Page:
Pecking order see hierarchy

pecten n.; pl. pectines [L. pecten, comb] 1. Any comb- or rake-like structure. 2. (ARTHRO: Chelicerata) In Scorpiones, one of a pair of appendages on the somite immediately behind the genital somite. 3. (ARTHRO: Insecta) a. In Culici-dae, a Culicinae larvae, bearing a comblike row of spicules on the basal part of the siphon; in Anophelinae and Dixidae larvae, borne on the posterior margin of the pecten plate. b. In Apidae, the pollen rake. c. In genitalia, distally pointing rows of comblike teeth lining the articular membrane of the gonopophyses. d. In Diaspidinae, see gland spines.

pectina n.; pl. -ae [L. pecten, comb] (ARTHRO: Insecta) One of the broad fringed plates on the pygidium of coccids.

pectinate a. [L. pecten, comb] 1. Having branches or processes like a comb. 2. Of claws; having teeth.

pectinate chaeta (ANN: Oligochaeta) Crochet seta with two lateral teeth with several fine teeth between.

pectinations [L. pecten, comb] (MOLL: Polyplacorphora) Small sharp teeth on the outer edges of the insertion plates.

pectunculate a. [L. pecten, comb; -unculus, little] Having a row of minute appendages; pectunculoid.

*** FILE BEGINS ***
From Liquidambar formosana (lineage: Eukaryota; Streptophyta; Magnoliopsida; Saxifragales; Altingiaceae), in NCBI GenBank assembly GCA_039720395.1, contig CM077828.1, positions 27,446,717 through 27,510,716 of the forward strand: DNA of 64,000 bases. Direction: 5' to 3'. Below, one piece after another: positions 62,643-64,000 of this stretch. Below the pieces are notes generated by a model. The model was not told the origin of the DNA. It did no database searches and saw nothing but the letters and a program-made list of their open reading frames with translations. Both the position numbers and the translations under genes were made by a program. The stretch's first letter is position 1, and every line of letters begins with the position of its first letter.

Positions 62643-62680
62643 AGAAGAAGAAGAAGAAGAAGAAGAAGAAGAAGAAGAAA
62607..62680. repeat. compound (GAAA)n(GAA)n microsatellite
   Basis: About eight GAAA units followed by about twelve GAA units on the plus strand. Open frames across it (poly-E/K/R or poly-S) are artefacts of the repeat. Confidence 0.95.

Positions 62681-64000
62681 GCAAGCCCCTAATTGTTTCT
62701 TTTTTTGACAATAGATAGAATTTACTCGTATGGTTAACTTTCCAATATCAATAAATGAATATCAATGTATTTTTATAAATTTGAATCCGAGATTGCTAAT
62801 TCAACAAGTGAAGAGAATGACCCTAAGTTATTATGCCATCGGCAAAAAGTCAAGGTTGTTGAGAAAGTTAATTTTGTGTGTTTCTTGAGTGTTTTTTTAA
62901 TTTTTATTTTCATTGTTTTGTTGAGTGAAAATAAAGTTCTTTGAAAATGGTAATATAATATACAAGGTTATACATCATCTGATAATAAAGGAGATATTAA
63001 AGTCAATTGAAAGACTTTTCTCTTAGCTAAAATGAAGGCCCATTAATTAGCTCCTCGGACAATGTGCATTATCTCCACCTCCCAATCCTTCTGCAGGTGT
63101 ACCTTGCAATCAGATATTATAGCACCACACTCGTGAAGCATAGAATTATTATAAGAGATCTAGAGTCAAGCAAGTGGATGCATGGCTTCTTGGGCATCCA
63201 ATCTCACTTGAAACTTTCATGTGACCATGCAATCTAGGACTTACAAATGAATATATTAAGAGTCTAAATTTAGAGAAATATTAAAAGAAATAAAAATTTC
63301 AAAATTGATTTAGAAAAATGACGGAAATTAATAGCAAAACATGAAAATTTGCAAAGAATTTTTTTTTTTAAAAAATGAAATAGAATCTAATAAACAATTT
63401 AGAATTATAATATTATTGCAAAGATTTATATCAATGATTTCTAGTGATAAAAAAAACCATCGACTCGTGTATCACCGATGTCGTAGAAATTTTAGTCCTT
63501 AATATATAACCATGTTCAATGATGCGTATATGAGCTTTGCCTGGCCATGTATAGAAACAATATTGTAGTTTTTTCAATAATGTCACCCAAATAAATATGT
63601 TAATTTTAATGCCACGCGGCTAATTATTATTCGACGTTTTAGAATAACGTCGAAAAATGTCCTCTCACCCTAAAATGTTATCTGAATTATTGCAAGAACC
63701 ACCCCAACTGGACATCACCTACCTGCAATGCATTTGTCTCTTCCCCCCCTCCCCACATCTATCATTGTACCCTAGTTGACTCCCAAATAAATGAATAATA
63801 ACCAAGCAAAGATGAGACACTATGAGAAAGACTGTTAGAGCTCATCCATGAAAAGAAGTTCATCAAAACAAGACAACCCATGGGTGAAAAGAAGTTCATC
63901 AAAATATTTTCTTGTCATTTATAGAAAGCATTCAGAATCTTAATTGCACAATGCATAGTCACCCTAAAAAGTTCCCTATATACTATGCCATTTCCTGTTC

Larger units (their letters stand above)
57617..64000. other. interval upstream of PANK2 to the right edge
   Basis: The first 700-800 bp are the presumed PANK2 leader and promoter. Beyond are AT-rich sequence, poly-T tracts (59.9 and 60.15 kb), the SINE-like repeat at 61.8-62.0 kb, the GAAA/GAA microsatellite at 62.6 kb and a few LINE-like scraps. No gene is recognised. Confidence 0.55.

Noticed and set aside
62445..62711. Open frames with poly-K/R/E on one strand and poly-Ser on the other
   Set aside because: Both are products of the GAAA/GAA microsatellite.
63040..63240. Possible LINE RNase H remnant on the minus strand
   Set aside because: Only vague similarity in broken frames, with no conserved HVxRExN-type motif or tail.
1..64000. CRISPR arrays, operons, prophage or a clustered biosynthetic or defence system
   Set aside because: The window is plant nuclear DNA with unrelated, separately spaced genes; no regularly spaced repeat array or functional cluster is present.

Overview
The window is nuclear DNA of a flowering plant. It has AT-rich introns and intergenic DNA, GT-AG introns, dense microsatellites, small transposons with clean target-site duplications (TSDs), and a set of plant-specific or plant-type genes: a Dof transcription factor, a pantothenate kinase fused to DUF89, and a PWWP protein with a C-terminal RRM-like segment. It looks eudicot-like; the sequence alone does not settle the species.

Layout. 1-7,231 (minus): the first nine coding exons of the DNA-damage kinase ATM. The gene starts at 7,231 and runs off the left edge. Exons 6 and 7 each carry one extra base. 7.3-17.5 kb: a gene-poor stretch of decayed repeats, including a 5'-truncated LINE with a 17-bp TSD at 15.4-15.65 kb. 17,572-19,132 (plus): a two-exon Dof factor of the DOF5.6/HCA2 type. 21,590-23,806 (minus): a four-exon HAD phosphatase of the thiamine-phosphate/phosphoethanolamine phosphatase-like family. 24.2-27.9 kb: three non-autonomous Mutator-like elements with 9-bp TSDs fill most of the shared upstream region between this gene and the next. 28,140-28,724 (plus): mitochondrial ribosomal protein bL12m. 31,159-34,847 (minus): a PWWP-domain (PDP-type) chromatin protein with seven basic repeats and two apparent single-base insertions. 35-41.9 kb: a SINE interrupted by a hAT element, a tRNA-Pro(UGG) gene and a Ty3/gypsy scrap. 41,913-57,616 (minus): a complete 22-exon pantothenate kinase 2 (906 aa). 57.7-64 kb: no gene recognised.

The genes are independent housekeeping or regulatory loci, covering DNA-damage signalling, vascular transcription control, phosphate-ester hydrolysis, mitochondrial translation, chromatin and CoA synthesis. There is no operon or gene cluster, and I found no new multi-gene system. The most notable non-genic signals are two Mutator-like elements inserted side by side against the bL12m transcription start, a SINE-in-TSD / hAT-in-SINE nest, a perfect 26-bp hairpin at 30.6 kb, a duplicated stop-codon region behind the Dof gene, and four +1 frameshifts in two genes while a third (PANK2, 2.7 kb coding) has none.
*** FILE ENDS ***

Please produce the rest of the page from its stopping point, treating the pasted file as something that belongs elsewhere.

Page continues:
pectus n. [L. pectus, breast] (arthro) A sclerite composed of pleuron fused with the sternum.

pedal a. [L. pedis, foot] Pertaining to a footlike appendage.

pedal disc (CNID: Anthozoa) In Actinaria, the base or foot.

pedal elevator muscle (MOLL: Bivalvia) Muscle fibers attached in the umbonal cavity that raise the foot.

pedal gape (MOLL: Bivalvia) Opening between shell valves that allows extension of the foot.

pedal glands (ROTIF: Bdelloidea) Glands in the retractile foot, opening through the toes, that secrete an adhesive to attach the animal to the substrate while feeding.

pedal groove (MOLL: Solenogastres) A longitudinal fold or folds with ciliated and secretory cells in the median ventral position.

pedalium n.; pl. -alia [Gr. pedalion, rudder] (CNID) Bladelike expansions at each corner of the umbrella that bear a motile and contractile hollow tentacle or group of tentacles.

Was this article helpful?

0 0

Post a comment